Like many of your modern, artier westerns, "The Burrowers" has a thin story. In the Dakota territories a large family is attacked, with some members killed and others dragged from their home alive by an unseen, monstrous assailant. The locals assume this was an Indian raid and send out a search/retribution party to retrieve any survivors, though this party slowly discovers that the conventional narrative does not apply.
"The Burrowers" is a gorgeous film, and the sepia-tinged photography takes full advantage of the New Mexico landscape. Petty also displays a great range visually, sometimes abandoning the slow, steady style for a bit of fast paced action or a conventional horror scene. That said, the film is also quite dialogue and character heavy, with the main weakness that, though well acted, the figures are somewhat clichéd and not overly compelling. Irishman Coffey (Karl Geary) is the central everyman character, whose fiancée-to-be disappeared in the attack, while Henry Victor (Doug Hutchison) is the brutal, bigoted military man and Will Parcher (Will Mapother) is the gruff, no-nonsense sort who has difficulty accepting the surreal nature of the task. (There are a few other stock characters, like the sympathetic black cook and the young, naïve kid who needs to prove himself.) The characters are ultimately quite likable, when they're supposed to be, but they're never quite compelling. Related to this, the film is sometimes irritatingly PC, rehashing the same old tropes about abusing the Native Americans, killing the buffalo, racism etc. For once this material is genuinely related to the story, but it's still heavy-handed and repetitive. These elements are secondary to the mood and horror, but had they been handled more adroitly they could've lifted it to another level.
The strongest aspect of "The Burrowers" is the slow build, where the trappings of conventional European civilization are steadily stripped away as the party moves further from home, and the natural finally bridges the supernatural. Director/Writer J.T. Petty is careful not to give away much initially, building detail after detail: the mysterious wounds; the lack of the blood; the bizarre damage to nearby foliage and soil; the vague Indian tales of the burrowers; the paralyzed, buried-alive victims. Were a viewer to miss the first 5 minutes of the film, it might take 45+ minutes to realize that there was anything legitimately supernatural occurring. This is what I like best in horror, the almost imperceptible slip from the real to the unreal, and "The Burrowers" executes this transition with special care. When we finally meet the creatures they are not particularly stunning, in the final analysis, but this is an inevitable disappointment. If nothing else, the creatures are better than most and surprisingly good looking for such a low-budget film.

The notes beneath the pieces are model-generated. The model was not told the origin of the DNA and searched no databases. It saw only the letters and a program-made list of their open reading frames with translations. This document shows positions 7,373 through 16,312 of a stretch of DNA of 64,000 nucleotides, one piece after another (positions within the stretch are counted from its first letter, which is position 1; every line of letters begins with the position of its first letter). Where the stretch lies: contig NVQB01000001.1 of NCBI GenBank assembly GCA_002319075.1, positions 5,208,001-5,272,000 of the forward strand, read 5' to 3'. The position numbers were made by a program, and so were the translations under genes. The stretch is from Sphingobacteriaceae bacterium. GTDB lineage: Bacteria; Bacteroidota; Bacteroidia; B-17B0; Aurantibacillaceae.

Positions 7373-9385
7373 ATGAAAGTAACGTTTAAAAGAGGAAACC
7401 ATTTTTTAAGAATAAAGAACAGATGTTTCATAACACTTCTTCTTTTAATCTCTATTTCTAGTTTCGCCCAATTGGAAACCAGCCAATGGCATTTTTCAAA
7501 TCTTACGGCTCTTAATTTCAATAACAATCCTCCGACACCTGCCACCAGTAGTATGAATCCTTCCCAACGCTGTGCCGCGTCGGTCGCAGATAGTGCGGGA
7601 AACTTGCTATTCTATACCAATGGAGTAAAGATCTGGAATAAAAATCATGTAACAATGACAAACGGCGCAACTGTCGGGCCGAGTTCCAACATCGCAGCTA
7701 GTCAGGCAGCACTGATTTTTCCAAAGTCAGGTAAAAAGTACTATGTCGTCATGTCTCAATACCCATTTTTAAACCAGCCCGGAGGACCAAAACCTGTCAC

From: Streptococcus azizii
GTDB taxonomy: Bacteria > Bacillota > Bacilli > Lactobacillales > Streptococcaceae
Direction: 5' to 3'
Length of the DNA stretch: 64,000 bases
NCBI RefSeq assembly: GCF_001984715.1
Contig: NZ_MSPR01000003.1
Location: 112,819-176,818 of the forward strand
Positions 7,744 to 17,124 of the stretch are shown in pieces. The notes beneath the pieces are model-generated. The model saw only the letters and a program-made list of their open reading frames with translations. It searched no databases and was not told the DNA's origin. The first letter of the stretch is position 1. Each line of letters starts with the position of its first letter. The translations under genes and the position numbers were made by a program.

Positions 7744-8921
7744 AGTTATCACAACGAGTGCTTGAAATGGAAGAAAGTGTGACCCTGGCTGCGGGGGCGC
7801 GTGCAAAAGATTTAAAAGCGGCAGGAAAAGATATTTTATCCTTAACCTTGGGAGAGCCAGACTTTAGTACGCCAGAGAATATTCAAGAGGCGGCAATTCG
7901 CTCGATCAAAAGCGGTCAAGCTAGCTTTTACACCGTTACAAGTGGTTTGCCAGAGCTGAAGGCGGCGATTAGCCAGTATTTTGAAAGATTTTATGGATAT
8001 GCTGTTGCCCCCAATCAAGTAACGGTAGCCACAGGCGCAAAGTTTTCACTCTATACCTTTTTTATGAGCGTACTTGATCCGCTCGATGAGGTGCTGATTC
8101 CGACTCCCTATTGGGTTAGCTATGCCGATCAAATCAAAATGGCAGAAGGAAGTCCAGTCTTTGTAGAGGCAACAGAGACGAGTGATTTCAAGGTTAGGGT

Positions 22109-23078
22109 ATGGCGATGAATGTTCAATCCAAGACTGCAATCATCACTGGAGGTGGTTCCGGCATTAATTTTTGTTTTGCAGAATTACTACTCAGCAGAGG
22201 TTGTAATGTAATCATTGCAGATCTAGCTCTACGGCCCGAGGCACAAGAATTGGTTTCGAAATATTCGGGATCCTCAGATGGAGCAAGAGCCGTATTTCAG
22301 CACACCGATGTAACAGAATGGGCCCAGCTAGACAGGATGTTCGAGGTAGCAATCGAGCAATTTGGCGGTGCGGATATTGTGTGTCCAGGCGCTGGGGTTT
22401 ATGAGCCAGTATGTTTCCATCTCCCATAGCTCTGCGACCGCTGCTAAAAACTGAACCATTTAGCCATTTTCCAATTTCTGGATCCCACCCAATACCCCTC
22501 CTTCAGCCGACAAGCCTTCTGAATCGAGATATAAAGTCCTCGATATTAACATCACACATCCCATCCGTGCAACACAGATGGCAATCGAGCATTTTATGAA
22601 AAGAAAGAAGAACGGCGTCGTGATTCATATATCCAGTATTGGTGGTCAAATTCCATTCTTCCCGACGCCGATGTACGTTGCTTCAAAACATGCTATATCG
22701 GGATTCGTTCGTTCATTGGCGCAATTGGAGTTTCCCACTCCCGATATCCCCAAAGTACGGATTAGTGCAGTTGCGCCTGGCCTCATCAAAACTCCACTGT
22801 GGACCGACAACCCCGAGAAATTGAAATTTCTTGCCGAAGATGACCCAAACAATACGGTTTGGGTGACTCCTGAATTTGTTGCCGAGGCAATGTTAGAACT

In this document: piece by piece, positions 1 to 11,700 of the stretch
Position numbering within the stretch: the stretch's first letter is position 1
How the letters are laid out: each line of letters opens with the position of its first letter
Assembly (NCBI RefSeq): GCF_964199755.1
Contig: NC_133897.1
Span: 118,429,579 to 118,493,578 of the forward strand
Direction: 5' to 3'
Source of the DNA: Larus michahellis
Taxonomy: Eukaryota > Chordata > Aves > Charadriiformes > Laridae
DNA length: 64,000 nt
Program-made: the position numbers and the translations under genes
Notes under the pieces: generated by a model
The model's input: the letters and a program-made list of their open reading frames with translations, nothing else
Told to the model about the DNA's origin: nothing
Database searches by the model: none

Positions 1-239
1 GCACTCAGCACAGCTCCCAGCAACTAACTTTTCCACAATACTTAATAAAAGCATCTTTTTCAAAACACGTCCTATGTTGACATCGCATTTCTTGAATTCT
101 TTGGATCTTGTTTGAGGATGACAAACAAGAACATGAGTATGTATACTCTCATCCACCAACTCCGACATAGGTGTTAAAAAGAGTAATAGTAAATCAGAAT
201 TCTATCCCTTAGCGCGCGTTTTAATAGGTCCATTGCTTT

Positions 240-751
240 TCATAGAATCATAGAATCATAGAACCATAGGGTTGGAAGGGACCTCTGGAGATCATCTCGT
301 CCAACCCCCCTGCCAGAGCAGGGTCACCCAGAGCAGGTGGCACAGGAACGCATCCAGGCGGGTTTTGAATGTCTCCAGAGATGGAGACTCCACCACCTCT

The conclusion will, no doubt, split audiences, as many will likely find it disappointingly conventional. The climax is merely solid but the film has a terrific epilogue that redeems it, and that brings the film back to its roots. "The Burrowers" ends not in horror, but in a bleak, hopeless melancholy driven home by the final shot. It may not be what most horror or western fans are looking for, but it has an impact. Check it out.
The Searchers meets The Descent meets Tremors.
Paulo Leite | Lisbon, Portugal | 05/01/2009
(4 out of 5 stars)
"This is a great film who did not get a theatrical release... sadly because the cinematography is gorgeous and the whole project is many times superior to other horror films who actually get a wide release.
The director here did an excellent job recreating a western scenario where a group of men go on a journey in search of a family of settlers who were (they think) abducted by indians - when in fact, the abductors are a breed of underground creatures who feed on the humans they keep paralyzed under the earth.
The characters are great, the actors are great, cinematography is top-notch, music is great... everything is perfect.
...but the only thing that prevents me from giving this film five stars was a strange taste of "I've seen all this before in other films". Don't get me wrong, because I DO think this film is a true labor of love superior to most of the junk we see today. But somehow the utilization of elements we already saw in films like The Descent (the group of monstrous flesh-eating humanoids...) or Tremors (...who live under the earth) left me a bit unimpressed and disappointed. The idea that came into my head was that this film was a great combination of formulas I've seen before BUT under a (unusual) western scenario.
Maybe that's why it did not get a theatrical release.
STILL... this is a gorgeous horror film that even being a mixture of other films we all have seen before, still manages to keep you interested all the way until the end - thanks to a master director who clearly has great taste.
So if you are looking for a superior work of horror, give this DVD a try."